We often think of planting bulbs for spring color, but there are many summer flowering bulbs, corms, rhizomes and tubers that add color and a touch of the tropics to the peak season garden. Most summer bulbs are semi-tropical perennial plants. It can be more common to see these flowers used in warmer climates, where most of these flowering bulbs can be left in the ground all year and some will even naturalize.
Even gardeners in cooler climates can enjoy these summer-blooming bulbs, though. While they are not hardy enough to leave in the ground, they can either be grown as annual plants that are allowed to die off at frost and replaced each year, or they can be dug out of the ground in the fall and stored for the winter, to be replanted when the weather warms in the spring.
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Bright blue or white flowers bloom in mid-summer along with tall stalks that can reach 4 to 5 feet. Where hardy, to USDA Zone 9, Agapanthus can remain evergreen throughout the winter. In colder zones, the bulbs will need to be dug and stored. Agapanthus is very drought resistant and prefers full sun to partial shade.
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The saturated intense colors of tuberous begonias will quickly light up any shady corner. The foliage looks almost succulent and makes them attractive even when not in bloom. Tuberous begonia's long blooming flowers make them a great choice for containers. They are hardy only to USDA Zone 9, so the tubers will need to be dug and stored for the winter, in cooler climates.
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Caladiums are grown for their large, colorful leaves. Splashed or swirled with greens, whites, reds, and pinks, caladiums add a touch of the tropics to a shade garden. They are only hardy to USDA Zone 10, but many gardeners grow them as annuals, either digging and storing them for winter or bringing them inside as a house plant.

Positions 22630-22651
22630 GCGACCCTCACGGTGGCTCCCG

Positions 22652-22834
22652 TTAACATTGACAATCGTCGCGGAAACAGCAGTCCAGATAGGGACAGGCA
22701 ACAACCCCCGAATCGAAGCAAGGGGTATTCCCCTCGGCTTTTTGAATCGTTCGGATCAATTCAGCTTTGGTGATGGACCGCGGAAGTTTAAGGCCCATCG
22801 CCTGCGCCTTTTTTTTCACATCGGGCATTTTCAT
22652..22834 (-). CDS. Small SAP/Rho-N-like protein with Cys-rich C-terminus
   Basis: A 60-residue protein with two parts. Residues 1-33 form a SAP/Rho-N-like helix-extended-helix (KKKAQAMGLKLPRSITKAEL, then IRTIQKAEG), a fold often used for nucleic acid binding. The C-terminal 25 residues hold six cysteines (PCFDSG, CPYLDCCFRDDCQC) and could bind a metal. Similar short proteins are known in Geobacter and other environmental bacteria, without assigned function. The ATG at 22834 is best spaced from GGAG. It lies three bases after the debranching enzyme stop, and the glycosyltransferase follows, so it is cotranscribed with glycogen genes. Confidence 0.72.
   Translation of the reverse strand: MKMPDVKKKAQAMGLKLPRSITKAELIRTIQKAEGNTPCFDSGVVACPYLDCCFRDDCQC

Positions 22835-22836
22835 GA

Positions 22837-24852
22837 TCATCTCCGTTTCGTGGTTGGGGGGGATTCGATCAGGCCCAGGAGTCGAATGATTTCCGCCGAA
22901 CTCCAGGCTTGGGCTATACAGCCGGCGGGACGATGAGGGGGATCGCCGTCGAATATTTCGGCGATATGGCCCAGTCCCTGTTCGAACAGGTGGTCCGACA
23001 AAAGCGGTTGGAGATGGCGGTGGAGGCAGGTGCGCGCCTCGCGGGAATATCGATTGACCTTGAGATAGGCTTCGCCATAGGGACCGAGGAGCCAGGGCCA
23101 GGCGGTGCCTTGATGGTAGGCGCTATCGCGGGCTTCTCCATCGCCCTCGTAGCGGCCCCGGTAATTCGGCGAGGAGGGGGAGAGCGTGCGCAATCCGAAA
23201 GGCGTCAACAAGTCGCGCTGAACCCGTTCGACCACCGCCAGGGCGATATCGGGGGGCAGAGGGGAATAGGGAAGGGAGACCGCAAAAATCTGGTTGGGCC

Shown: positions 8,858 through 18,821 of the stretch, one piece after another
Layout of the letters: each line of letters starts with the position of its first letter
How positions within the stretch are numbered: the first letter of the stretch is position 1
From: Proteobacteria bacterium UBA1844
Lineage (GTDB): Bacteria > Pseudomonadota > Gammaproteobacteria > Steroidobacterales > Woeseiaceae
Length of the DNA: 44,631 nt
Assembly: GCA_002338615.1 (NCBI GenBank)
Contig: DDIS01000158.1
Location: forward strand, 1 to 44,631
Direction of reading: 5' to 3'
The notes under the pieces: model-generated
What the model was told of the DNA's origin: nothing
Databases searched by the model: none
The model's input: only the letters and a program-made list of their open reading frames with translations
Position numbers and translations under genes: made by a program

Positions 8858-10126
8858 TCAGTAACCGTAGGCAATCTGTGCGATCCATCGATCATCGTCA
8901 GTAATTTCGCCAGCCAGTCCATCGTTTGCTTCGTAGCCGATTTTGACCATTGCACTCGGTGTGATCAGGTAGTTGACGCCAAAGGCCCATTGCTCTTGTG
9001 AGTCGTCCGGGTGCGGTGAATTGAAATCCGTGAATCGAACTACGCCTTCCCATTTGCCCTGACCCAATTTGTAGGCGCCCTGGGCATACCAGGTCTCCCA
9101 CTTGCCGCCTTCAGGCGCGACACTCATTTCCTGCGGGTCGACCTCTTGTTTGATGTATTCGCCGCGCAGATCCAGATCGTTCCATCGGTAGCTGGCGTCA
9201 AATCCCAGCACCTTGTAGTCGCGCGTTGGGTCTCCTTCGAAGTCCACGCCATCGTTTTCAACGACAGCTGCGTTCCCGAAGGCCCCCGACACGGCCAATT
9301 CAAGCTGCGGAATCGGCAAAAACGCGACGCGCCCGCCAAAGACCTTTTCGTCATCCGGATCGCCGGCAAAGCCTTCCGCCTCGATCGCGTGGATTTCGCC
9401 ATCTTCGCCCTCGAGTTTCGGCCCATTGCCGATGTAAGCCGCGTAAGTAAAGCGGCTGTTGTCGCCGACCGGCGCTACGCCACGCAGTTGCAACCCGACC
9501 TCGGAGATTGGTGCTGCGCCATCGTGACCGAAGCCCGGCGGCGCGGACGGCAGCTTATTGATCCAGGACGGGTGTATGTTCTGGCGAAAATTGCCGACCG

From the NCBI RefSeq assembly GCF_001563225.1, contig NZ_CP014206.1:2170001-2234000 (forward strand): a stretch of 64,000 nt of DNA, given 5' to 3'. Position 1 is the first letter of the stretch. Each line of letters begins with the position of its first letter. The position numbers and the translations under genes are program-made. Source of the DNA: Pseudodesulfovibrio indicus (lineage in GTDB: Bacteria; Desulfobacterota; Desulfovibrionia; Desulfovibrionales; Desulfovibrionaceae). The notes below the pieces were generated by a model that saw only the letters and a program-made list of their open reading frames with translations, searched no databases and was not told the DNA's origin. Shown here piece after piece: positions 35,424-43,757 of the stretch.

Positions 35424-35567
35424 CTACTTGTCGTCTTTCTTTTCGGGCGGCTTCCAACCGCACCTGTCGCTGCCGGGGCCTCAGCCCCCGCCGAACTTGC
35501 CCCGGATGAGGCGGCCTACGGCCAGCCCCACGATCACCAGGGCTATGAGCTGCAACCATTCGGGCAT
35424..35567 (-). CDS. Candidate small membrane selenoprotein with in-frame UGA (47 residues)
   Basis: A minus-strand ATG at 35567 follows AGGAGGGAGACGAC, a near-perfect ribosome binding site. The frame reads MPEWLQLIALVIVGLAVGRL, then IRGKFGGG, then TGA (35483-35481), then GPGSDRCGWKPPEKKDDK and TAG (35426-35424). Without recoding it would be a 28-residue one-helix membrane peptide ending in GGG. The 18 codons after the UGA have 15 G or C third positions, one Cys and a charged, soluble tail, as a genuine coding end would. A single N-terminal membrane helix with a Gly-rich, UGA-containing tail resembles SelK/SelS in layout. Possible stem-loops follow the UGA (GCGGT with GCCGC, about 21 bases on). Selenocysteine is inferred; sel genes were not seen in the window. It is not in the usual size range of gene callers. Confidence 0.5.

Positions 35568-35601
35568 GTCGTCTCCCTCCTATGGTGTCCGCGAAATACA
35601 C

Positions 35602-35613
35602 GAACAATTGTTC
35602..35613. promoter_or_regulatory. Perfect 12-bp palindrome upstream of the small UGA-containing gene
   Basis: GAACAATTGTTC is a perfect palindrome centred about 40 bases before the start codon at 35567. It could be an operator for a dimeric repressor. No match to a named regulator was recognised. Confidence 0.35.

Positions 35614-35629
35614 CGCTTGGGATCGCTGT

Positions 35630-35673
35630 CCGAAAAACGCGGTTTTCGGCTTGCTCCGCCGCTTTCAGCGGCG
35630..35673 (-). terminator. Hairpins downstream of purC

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Cannas have really come into their own recently, with the introduction of so many exotic and colorful varieties. Tall and showy, there’s no mistaking their tropical appeal. In areas cooler than USDA Zone 8, cannas will need to be dug and stored. If you garden in a climate warmer than USDA Zone 8, you may even be able to naturalize your cannas.Continue to 5 of 10 below.
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You almost have to look for Lily of the Valley to actually see the flowers, but the intense scent will guide you where to look. These dainty plants are hardy down to USDA Zone 4 and will naturalize and form a carpet in colder zones, especially in slightly acidic soil. Caution, Lily of the Valley will spread. It is often listed as a ground cover, so make sure it has room to grow.
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This is a huge family of very diverse flowers, popular for competitions. The smaller varieties are often grown as annual bedding plants, but dahlias are hardy to USDA Zone 9 and elsewhere, the tubers can be dug and stored for the winter.
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It would be hard to find more popular cut flowers. The trumpet-shaped flowers on long stalks are a sure sign its summer. The tall types are only hardy to USDA Zone 9, but there are smaller varieties, Gladiolus colvillei, that are hardier and the corms don’t require digging and storage.
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There’s an Iris to please every gardener. The tall bearded iris is a traditional favorite. There is also the delicate Siberian Iris, the dainty Iris Cristata and the water-loving flag Iris. Most are pretty much self-sufficient and hardy to Zone 5. Some varieties are even hardier.Continue to 9 of 10 below.
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Lilium is a large and diverse group of trumpet-shaped flowers. You can find almost every color and heights from about 2 feet to over 6 feet. Most are hardy down to Zone 4 and will require little care once established.
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